Moses was miffed. The children of Israel were clamoring for drinking water again. God instructs him, “speak ye unto the rock before their eyes; and it shall give forth his water” (Numbers 20:8). So what did the frustrated leader do? He struck the rock. That was not how God had instructed Moses. Some would expect there to be this awkward nothingness as God remains unresponsive to Moses’ gesture. Shouldn’t Moses get it right in order to get the result? After all, if you mistype one character in your password there is no mercy from that tech device. The shock to some of us is that God gave water from the rock anyway. Perhaps it was an unimportant distinction that Moses struck rather than spoke. No! It was so significant that God prevented Moses from ever entering the Promised Land. This was an insulting presumptuous deed on the part of Moses (Numbers 20:12).
Paul later gives even more significance to the rock. (1 Corinthians 10:4) says, “…that Rock was Christ.” The Father intended for people to think of the Son when they remembered the role of the rock in the wilderness wanderings. There is nothing trivial about that typology.
This is not the only occurrence where God acts kindly in connection with people acting badly. God returns Samuel from the grave to speak to Saul when a woman uses occult divination (1 Samuel 28:11-12). God empowers Samson to remove the gates of a city with their posts and carry them nearly twenty miles away after he rises from being in bed with a harlot (Judges 16:1-3). God sends rain on the unjust as well as the just (Matthew 5:45). God brought about the work of redemption through the betrayal of Judas (Matthew 26:14-25) and the plotting of the religious community (Acts 3:13-15).
Does God acting favorably in these situations mean that He approves of the wrong behavior by man? Our course not, God denounces these sinful activities but He is not limited by man. He is not obligated to grant our wishes just because we are being nice rather than naughty. He is also not limited to respond in ways that match our desires even if we are being naughty rather than nice. In Isaiah 46:10b, God says: “My counsel shall stand, and I will do all my pleasure:” God always has the right to do what He wants to do no matter what anyone else is doing.
Why is this concept so important? There is a tendency for us to look at the lifestyle of another person or the tactics of a minister and try to evaluate if that person is handling things in a way that pleases the Lord. Perhaps our discernment alarm goes off when we notice something that does not match what we see in Scripture. Are we tempted to say, “Oh well, they must be doing things right because look how God is blessing them.” Do you see the point? God’s actions do not always indicate God’s approval of the one acting. Results can be misleading because we cannot be sure how to interpret them.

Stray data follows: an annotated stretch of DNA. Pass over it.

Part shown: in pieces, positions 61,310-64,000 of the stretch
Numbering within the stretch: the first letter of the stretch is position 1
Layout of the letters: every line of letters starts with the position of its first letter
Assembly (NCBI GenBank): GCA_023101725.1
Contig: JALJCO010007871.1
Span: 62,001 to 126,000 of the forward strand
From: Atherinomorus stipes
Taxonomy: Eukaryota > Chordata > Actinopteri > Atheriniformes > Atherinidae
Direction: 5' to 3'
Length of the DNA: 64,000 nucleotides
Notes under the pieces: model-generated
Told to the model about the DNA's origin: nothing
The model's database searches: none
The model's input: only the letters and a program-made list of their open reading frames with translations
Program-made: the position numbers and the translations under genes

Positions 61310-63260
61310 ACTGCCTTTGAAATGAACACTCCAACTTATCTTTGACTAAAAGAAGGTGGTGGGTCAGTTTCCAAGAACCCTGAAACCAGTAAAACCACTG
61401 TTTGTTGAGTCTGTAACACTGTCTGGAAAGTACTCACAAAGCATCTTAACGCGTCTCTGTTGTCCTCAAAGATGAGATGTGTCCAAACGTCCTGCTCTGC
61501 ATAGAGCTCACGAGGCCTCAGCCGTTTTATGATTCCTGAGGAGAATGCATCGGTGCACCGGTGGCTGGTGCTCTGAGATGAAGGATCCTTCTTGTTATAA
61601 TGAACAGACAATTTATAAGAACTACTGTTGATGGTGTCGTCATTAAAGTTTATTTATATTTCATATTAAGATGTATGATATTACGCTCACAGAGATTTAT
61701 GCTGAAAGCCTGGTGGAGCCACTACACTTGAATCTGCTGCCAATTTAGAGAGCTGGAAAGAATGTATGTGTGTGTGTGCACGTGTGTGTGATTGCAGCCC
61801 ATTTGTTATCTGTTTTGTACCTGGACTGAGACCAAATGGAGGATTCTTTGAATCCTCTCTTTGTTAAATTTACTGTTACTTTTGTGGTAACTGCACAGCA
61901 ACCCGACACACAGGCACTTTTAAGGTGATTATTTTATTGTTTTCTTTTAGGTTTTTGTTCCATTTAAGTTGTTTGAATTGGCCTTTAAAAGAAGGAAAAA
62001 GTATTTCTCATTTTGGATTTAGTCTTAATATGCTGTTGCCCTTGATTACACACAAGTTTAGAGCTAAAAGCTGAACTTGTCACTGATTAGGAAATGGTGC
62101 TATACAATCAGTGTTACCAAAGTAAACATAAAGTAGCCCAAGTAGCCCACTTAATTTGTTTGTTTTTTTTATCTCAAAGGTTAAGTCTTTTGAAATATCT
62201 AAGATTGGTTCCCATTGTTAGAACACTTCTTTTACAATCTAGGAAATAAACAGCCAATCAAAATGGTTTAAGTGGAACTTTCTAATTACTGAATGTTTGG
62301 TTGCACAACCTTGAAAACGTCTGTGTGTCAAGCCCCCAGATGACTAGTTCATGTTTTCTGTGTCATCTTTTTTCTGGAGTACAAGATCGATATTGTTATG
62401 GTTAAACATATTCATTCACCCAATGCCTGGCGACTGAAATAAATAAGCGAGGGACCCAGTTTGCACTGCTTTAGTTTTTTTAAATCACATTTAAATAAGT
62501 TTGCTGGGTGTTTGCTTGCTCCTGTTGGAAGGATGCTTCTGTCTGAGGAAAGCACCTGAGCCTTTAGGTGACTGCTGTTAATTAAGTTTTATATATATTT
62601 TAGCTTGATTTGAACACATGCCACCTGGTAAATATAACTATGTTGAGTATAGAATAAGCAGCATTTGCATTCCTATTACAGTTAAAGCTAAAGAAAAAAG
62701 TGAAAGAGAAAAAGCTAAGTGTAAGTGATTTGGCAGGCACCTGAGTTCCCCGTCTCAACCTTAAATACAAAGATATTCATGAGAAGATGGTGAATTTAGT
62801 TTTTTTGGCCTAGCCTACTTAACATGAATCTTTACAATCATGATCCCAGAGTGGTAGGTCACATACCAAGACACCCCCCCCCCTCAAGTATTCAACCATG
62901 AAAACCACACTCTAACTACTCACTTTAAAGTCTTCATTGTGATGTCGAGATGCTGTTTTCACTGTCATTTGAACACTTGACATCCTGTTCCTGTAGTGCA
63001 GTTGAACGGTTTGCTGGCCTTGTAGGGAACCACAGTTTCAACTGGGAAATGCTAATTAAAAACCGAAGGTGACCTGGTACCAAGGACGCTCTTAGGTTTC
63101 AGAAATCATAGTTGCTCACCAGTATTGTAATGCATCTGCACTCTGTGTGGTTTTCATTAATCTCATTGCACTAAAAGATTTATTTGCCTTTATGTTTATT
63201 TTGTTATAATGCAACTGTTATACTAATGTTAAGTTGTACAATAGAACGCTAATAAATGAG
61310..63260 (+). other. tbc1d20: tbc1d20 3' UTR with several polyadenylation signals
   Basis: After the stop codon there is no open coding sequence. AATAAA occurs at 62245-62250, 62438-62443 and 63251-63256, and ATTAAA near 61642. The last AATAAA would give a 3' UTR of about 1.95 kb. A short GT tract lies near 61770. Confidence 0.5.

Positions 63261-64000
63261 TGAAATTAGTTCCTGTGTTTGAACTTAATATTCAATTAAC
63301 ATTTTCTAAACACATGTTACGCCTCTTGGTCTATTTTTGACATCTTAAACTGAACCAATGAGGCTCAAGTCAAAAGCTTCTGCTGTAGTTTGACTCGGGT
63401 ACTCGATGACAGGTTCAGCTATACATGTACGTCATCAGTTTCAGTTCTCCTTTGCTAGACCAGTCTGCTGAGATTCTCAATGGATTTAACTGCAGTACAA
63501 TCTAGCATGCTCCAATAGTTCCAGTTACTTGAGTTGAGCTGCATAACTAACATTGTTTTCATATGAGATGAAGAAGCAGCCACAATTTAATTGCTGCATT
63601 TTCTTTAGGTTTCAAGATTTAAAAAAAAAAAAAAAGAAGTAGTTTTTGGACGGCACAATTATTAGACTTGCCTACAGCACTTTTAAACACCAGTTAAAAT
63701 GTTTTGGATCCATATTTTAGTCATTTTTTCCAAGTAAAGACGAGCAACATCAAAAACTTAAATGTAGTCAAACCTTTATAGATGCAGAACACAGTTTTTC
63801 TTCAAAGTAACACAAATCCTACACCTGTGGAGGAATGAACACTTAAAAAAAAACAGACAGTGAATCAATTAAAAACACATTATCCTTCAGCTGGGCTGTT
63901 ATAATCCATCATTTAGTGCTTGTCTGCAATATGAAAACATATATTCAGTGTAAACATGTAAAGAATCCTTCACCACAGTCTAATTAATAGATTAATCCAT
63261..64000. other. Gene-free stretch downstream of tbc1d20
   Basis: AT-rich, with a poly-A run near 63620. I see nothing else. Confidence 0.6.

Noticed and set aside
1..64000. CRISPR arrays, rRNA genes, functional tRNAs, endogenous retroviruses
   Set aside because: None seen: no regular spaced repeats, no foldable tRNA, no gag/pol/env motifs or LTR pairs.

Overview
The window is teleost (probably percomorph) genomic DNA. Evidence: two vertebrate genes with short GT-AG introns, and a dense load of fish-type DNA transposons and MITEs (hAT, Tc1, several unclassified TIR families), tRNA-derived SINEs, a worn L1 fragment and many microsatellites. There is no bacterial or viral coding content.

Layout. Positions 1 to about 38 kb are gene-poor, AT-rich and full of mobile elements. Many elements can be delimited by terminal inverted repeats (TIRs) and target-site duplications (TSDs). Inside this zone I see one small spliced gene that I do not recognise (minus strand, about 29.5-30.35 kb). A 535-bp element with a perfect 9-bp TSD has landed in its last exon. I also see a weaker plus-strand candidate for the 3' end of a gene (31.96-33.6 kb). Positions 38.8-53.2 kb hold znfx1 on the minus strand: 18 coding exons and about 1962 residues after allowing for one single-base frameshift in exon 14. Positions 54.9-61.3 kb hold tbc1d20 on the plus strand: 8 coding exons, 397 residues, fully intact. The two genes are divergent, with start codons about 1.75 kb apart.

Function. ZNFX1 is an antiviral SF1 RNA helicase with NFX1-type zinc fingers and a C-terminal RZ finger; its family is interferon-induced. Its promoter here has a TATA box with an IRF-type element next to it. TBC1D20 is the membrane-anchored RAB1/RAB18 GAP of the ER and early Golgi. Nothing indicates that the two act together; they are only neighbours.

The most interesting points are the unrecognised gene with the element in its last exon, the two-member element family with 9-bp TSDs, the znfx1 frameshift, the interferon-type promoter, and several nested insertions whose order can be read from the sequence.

I recently read an article by Pastor Michael Miller entitled “Separating from Disobedient Brothers.” In the article, he examines the struggle of one particular pastor trying to determine if he should endorse a controversial evangelist. Many of the pastor’s friends in the ministry were alarmed by evangelist’s choosing to ignore the clear teachings of God’s Word for greater opportunities. In my opinion, the pastor eventually breaks away from his concerned friends and aligns himself with the evangelist because he put more credibility in results than in the clear teaching of God’s Word.
We do not have to convince ourselves that something is the ugly work of Satan before we move away from it. I have no problem believing that God was acting alongside the ministry of the evangelist anymore than I have difficulty believing that it was God acting alongside the stone-smiting ministry of Moses. However, neither of them is right for going against God’s instructions. I am sure that people were genuinely saved by God in the meetings of this evangelist just as the Hebrews were genuinely quenched by God bringing forth water from the rock.
We should want more than results. We should want approval. We should want to hear, “Well done, thou good and faithful servant” (Matthew 25:21). We must do God’s work in God’s way.